Native to southeast Asia, this tender perennial produces an upright plant with sword-like leaves angling upwards. Below the ground surface, the plant produces a rhizome, which is thick, tuberous, knotty and sweetly pungent. Ginger or Zingiber officinale has been used in both medicine and culinary preparations for centuries.
Belief in its abilities to relieve digestive and circulation problems made it so widely favored that the cultivation of it in many tropical countries has left very little of it to be found growing wild. The sharp and spicy flavor and health-giving benefits have made it a famous, main focus of Chinese cuisine and herbal remedies.
History of the Ginger Plant
Ginger appears in the text of Chinese and East Indian philosophy around the 4th century B.C. In the East Indian Susruta the Older’s Sanskrit text it is called sringavera, which describes its shape as a “horn root.” The Latin term for it became zingiber, the Greek zigiberis, the Spanish gengibre, the French ginjgimbre and the English “ginger.”
The Greeks imported it from the East before the first century A.D., when its use was recorded by Dioscorides. Its worth was of such importance to the Romans that it was at one time recorded as a taxable item.
How to Use Ginger
The rhizome or root part of ginger can be harvested at any time during the growing season. It is best to wait until the plant is dormant before drying it. The root can be stored for up to three months in a cool dry place or preserved in vinegar or brine.
Herbalists use it to treat a variety of respiratory conditions, including coughs and the early stages of colds. It relieves digestive disorders such as upset stomach and nausea or morning sickness, menstrual cramps and symptoms of food poisoning. It has been noted that ginger prevents motion sickness better than the popular drugs available on the market, find more info.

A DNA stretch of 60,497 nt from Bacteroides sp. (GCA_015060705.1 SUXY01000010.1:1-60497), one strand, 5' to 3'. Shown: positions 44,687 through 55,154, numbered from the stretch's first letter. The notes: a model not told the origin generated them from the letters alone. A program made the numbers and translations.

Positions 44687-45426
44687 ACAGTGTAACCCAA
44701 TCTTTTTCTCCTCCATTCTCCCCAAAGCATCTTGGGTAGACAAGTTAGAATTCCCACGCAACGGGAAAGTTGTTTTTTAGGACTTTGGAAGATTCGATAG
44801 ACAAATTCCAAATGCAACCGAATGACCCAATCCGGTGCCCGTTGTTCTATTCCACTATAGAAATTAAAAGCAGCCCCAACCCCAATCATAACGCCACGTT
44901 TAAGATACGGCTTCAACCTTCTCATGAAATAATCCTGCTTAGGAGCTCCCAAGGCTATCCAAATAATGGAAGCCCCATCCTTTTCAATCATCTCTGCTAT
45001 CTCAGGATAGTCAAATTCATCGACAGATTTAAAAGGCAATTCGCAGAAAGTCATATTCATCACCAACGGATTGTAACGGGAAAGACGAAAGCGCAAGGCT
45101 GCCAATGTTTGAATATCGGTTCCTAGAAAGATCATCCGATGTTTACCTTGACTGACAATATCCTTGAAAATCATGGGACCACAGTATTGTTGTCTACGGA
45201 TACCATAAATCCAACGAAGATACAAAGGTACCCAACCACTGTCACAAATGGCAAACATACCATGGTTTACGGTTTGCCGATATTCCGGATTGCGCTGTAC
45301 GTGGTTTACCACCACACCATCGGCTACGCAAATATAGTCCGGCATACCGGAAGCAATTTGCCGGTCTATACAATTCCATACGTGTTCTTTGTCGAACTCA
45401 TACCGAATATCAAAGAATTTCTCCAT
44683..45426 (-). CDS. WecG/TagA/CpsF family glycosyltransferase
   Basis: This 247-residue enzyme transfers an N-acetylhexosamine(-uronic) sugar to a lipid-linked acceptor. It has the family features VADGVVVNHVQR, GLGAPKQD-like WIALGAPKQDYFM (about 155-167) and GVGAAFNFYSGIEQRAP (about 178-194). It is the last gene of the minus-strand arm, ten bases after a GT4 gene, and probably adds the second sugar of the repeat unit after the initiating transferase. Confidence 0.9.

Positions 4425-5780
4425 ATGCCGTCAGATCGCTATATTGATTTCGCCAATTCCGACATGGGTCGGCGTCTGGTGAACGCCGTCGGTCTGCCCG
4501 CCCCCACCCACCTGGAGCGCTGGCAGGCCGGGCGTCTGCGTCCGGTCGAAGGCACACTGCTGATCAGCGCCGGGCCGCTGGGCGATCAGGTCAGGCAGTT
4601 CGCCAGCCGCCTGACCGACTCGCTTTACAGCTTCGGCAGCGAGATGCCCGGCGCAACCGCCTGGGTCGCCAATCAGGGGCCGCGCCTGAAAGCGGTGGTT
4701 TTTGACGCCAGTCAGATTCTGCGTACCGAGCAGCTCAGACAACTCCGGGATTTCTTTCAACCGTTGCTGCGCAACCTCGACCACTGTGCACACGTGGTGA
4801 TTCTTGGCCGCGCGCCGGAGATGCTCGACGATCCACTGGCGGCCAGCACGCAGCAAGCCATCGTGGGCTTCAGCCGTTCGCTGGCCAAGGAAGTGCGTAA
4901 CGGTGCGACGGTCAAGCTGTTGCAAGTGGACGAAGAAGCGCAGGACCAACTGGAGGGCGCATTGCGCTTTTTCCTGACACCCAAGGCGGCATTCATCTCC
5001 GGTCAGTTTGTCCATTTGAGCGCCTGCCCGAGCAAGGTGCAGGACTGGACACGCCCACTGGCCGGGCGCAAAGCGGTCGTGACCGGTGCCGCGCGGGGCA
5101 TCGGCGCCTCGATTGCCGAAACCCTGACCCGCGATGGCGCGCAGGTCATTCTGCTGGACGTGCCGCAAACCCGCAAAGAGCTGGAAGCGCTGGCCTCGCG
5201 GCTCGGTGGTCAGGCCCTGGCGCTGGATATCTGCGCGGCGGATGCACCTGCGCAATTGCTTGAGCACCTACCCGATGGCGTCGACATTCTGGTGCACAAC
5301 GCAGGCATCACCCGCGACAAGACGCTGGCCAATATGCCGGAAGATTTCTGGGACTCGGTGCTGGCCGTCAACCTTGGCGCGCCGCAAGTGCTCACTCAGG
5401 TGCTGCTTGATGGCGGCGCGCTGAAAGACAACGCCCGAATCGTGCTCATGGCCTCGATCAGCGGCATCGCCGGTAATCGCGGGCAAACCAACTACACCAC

Ginger also stimulates circulation, warming cold feet and hands. East Africans use it to relieve headaches and kill intestinal parasites. Scientific research shows that the oil in ginger has all 42 compounds to effectively kill roundworm. Ginger is also known to relax sore muscles and alleviate the pain of arthritis. It also acts as an energy booster, especially when combined with citrus.
In the culinary realm, fresh ginger adds zest to dishes with its pungent and spicy flavor and aroma. It is often eaten raw, pickled or candied and served after a meal to aid in digestion. As a candy, it works well to satisfy a sweet tooth, but is a good cough suppressant as well. It also acts as an energy booster, especially when combined with citrus as tea or tonic.
Ginger Has Many Health Benefits
Ginger makes fighting off the common cold or flu and easing digestive or respiratory discomfort a healthier and better tasting change from the over-the-counter remedies available. Incorporating it as a regular herbal spice or tea in a balanced diet has long lasting health benefits. Along with the excellent culinary rewards, ginger’s pain killing, and antiseptic properties contribute to overall wellness.